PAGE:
The Relationship Between Baby Development And Sleep
How important is sleep in relation to your baby’s development? Sleep Expert Emma Purdue explains
6 min read
From the moment we bring our little ones into the world and into our arms, they are changing. That first look at Mum, skin contact, feeding, nurturing etc. all bring on neurological and physical changes in baby to allow them to grow and survive in the outside world.
The first weeks of baby’s life also bring about incredible change, so much so that it is very hard for Mum to find her feet and keep up with this little creature who is so dependent on assistance! This pace of development does start to slow off after the first couple of months, but it does not mean that new changes are any less important to adapt to for sleep.
The newborn phase of development and sleep
The first phase of development and sleep for baby is one that often requires a lot of effort as newborns have a very immature neurological system, and are unable to self-regulate and calm. They cry a lot as a coping mechanism to shut out stimulus, and this crying can be hard to turn off to allow for sleep. So at this age, we do all we can for calm and sleep!
Swaddling, white noise, holding, wearing, rocking, feeding, dummies, walking etc are all ways we can help baby calm and get the rest they need. Towards the end of the newborn phase, most parents have got onto a way of settling their babies and into a routine that works, or that they can happily cope with, and life can tick on in a bit of a peaceful lull for a while during the phase, as everything works, feeding is often more settled, and baby is staying in one place!
If naps are a little off, a lot of babies still do a good stretch at night, a trade-off which is often easily managed. However it is these crucial weeks following where things often come unstuck…
Between 4 and 7 months
As we all know babies are very good at changing on us! And there are some really sneaky developmental tricks that start to happen from the age of 4 months onwards, which catch a lot of us out. Suddenly there is a little crux, and while we can still often get baby to sleep, things like catnaps and ‘night waking’ start to creep in and we start to question all the possible causes.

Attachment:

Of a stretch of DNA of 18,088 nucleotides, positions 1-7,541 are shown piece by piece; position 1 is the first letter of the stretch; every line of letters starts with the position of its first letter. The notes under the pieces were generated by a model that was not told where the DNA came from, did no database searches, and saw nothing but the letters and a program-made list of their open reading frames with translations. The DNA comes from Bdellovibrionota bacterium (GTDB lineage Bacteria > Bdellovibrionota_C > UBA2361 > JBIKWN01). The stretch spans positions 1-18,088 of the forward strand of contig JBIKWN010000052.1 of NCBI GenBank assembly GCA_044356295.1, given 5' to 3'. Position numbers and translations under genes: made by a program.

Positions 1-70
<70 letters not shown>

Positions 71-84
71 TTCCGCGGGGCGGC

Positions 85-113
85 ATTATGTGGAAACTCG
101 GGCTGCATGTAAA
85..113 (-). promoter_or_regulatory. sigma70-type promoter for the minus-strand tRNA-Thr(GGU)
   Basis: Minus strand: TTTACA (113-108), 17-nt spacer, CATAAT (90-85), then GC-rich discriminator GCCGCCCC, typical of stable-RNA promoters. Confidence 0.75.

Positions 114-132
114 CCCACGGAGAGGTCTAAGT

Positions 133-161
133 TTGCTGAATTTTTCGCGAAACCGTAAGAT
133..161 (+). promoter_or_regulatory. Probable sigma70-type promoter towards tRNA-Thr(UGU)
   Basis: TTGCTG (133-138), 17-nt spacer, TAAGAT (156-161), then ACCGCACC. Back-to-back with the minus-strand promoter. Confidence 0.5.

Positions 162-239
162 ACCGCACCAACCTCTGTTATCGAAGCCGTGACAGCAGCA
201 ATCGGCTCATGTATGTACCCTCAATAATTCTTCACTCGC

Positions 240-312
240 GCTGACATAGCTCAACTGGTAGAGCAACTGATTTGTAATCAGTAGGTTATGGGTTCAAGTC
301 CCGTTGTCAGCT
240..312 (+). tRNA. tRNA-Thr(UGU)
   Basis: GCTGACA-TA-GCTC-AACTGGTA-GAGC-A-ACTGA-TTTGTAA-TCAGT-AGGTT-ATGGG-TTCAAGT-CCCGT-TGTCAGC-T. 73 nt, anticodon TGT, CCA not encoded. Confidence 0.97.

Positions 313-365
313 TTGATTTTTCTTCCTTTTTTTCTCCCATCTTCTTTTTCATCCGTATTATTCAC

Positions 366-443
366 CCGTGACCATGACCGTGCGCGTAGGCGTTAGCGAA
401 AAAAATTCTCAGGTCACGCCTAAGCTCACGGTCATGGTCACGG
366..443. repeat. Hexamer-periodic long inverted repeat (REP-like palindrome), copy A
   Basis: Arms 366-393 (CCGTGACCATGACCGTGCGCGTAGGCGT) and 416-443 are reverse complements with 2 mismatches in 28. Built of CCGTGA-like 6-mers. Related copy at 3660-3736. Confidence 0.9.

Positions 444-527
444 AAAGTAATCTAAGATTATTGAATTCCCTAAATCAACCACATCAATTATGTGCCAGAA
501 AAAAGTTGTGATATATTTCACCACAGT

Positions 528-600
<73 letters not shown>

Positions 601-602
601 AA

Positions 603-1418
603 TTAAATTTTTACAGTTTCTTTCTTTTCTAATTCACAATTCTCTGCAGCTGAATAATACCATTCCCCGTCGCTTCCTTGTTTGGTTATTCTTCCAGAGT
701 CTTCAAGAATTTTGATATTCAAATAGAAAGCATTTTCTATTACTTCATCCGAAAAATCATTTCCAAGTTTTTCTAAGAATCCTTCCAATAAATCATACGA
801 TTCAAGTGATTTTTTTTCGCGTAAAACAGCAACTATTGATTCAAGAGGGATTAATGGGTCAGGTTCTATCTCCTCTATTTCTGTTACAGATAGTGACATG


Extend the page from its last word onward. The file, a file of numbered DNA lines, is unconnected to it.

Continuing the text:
Usually, the first one is a growth spurt so we often start feeding more often through the night, thinking there is a new sudden hunger as to why baby is no longer doing the 7 hours they used to! What has really happened here is that baby is taking a developmental progression, and they have suddenly developed these sneaky little things called ‘nighttime sleep cycles’.
If your baby was happily catnapping 4 times a day and getting up from a short nap, or you were going back into the room and popping a dummy back in, they have suddenly moved this definitive waking or need for resettling into their night time too. Often another factor is movement, and babies at this age are starting to roll, and learn to control and use their hands more, and are wanting to start to explore their world, so often start to have more wakeful periods at night to practice, and they are telling us they are ready to learn some skills for returning to sleep themselves.
7 months onwards
From the age of 4-7 months, sleep can generally be pretty simple once your baby is self-settling, and if you need to you can still put your baby to sleep if they haven’t settled in a set time, or in more tricky circumstances. But 7 months is often where our little ones can trick us again! Things like the full establishment of solids, more movement, and the associated separation anxiety can make settling go a little backward – or stall if you were still putting your baby to sleep.
This is the age where complete self-settling or only partial support is important as our babies become very clever and start to rely on being fully assisted to sleep. Now 30mins learning time now becomes 30mins of protests to be put to sleep. Due to baby testing their world and overcoming their own new ability to move away from Mum, they can start to cry suddenly, louder and more forcefully to achieve Mum’s presence. o this often means Mum or Dad gets worried there is something genuinely wrong and that baby needs more help but often there is a bit of stress and fretting that goes along with this out of genuine concern when objectively everything is just fine and baby will probably giggle at you as you rush into the room!
The good thing is here that baby has great skills, is supported by solids, and can fully self-settle if we allow them to by backing off a bit. Also we must keep super calm, consistent and patient- and if being there for your baby while they fall asleep is important to your parenting philosophy, then you can still achieve self-settling and sleep while you are in the room. However being out of the room is also perfectly fine too- you just need to keep consistent and do what works for your baby and your family. Again a great environment and routine makes this process easier and more successful.
As baby gets older
The same supportive approach works well for all ages from 7 months and is especially helpful at riding out leaps in development that occur as your baby grows into being a toddler and is finding their own little independence in the world (and their new-found skill of tantrums!!).
Don’t underestimate the importance of development and its effect on sleep- the first step in overcoming sleep hurdles starts in taking a step back and understanding where your baby is ‘at’ now, compared to where they have been. Often, steps back in sleep are signs your baby is ready for Mum or Dad to take a step forward with them! Respecting your baby’s own little world and new skills can also go a long way in more smoothly riding out relapses and settling battles.